Same problem as above - it means you have an error in your mapping. Most probably you've mapped a non-repeatable ABCD concept to a table/column in your database that holds several entries per unit (occurrence) record. The BioCASe Provider Software will duplicate the respective unit records to be able to create valid ABCD documents - which is indicated by a negative number of "records dropped". Make sure the cardinality of your database relations match the structure (in respects of element repeatability) of ABCD to avoid this problem.

I'm using pymssql to connect to a SQL Server database. Char(n) and Varchar(n) strings get truncated to 255 characters - what's wrong?

This is known limitation of TDS protocol used by pymssql. Just change the data type for columns storing long string to TEXT or create a view that converts Char/Varchar columns to TEXT columns on the fly to work around this issue.

I'm using pymssql to connect to a SQL Server database, BioCASe is running on a Linux distribution. When I do a Search or Scan request, I don't get any results (0 hits), even though there are definitely records in the database.

That problem occurs on old versions of pymssql (1.0.2 or earlier) on Linux distributions. Update to version 2.0 or later to solve this. If you still get empty result sets, these posts might be helpful:

The database connection status is No Connection, even though I’ve selected the correct DBMS in the connection settings dialog and entered the credentials into the text boxes.

Check whether you’ve installed Python package for the DBMS you’re using (test libs page). If you still can’t get a connection, turn on debugging (in the System Administration dialog) and go to the database settings dialog again, press Save to retry connecting. Then see the log files (in the log folder of your biocase installation) for more detailed error messages.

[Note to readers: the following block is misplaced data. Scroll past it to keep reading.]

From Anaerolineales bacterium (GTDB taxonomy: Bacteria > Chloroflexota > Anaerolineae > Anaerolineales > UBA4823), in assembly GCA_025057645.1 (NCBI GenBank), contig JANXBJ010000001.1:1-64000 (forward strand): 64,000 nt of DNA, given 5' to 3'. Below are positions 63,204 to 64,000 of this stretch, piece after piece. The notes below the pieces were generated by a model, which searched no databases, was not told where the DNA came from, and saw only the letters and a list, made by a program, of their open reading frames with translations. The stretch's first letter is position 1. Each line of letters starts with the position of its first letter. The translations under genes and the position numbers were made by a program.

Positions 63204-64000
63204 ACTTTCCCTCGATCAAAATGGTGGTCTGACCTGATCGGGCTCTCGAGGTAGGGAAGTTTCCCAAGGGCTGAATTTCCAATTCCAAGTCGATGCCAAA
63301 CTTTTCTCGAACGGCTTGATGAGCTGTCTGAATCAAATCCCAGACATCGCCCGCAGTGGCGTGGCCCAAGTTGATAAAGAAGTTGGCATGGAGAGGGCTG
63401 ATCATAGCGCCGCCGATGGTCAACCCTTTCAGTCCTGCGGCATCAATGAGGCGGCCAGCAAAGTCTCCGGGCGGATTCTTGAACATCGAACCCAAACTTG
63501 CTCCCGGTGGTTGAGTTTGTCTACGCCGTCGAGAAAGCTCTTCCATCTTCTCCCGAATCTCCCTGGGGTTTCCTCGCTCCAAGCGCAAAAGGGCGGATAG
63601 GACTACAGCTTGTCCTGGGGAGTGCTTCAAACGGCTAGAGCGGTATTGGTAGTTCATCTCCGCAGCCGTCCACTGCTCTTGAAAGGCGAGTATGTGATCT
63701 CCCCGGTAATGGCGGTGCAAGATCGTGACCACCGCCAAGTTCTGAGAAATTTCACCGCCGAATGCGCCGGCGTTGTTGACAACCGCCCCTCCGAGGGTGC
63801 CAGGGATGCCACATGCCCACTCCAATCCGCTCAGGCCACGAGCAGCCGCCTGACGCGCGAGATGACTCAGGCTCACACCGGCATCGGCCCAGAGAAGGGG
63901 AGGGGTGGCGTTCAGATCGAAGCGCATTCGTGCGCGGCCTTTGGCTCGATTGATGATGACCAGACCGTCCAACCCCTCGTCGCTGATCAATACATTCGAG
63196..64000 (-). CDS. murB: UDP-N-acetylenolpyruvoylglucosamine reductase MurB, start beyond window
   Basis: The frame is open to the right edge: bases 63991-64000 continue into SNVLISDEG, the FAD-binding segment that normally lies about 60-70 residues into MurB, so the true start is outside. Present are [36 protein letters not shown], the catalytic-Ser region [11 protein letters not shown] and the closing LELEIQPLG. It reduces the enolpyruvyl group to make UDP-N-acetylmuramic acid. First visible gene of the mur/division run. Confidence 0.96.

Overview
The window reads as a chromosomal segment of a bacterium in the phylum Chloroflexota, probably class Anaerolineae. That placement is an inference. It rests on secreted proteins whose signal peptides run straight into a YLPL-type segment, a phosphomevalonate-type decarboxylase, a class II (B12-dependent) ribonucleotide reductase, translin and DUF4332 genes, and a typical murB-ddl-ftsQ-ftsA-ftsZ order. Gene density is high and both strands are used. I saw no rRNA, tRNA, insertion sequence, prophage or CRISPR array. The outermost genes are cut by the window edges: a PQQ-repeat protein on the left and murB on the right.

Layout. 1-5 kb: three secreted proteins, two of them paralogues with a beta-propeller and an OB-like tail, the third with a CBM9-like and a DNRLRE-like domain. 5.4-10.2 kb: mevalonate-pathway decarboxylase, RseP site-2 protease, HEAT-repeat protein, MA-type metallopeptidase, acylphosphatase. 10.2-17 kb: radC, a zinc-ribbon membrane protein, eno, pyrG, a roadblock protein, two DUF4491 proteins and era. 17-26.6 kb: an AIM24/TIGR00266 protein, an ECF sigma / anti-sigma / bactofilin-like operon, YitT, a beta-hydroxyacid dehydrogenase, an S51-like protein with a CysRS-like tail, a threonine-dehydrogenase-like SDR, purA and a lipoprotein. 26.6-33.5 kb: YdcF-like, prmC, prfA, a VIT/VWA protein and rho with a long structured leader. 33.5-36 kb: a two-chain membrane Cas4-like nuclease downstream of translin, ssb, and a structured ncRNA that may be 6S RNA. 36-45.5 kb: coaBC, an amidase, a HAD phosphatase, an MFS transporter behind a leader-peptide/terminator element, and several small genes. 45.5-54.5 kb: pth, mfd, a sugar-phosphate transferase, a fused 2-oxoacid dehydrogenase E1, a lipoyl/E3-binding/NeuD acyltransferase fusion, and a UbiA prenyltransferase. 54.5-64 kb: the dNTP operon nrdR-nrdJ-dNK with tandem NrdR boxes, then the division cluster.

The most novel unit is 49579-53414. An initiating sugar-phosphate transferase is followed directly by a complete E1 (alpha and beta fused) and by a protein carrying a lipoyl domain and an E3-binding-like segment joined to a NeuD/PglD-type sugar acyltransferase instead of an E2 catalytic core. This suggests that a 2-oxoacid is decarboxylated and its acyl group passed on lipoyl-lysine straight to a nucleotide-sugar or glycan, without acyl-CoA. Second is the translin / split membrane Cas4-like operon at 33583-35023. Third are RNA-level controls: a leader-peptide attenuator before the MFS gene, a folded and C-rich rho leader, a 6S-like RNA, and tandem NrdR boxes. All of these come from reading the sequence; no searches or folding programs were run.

I am using BioCASe on a Windows Server. For some queries with the Local QueryForm, I get an error page that is obviously produced by the web server and not BioCASe. It reads "Error Code: 500 Internal Server Error. The request was rejected by the HTTP filter. Contact the server administrator. (12217)"

This happens when BioCASe is run behind a Microsoft ISA Server/Microsoft Forefront Threat Management Gateway. To solve this problem, follow the instructions given in this article: http://support.microsoft.com/kb/837865.

The information that can be found in the log files folder is too sparse – what can I do?

Turn on debugging in the System Administration.

How do I find out if my BioCASe web service works right?

Use the Query Form to send a BioCASe request to your web server and check the result document (see the Debugging guide and the Sample ABCD document for more).

I’ve copied a schema mapping for a datasource from an older installation by placing the cmf_ABCD_2.06.xml in the datasource configuration folder, but when querying the datasource, I get a “schema is not supported by this provider” error.

The Provider Software keeps a list of supported schema mappings in the provider setup file. Just open go to the mapping editor for the schema in question, press Save (without having modified anything), then go back to the overview page of the datasource configuration. The Provider Software will then update the list of the supported schemas.

When using the local Query Form for debugging, I don’t get any results, even though my web service is working. On pressing Submit, I get a timeout after about a minute.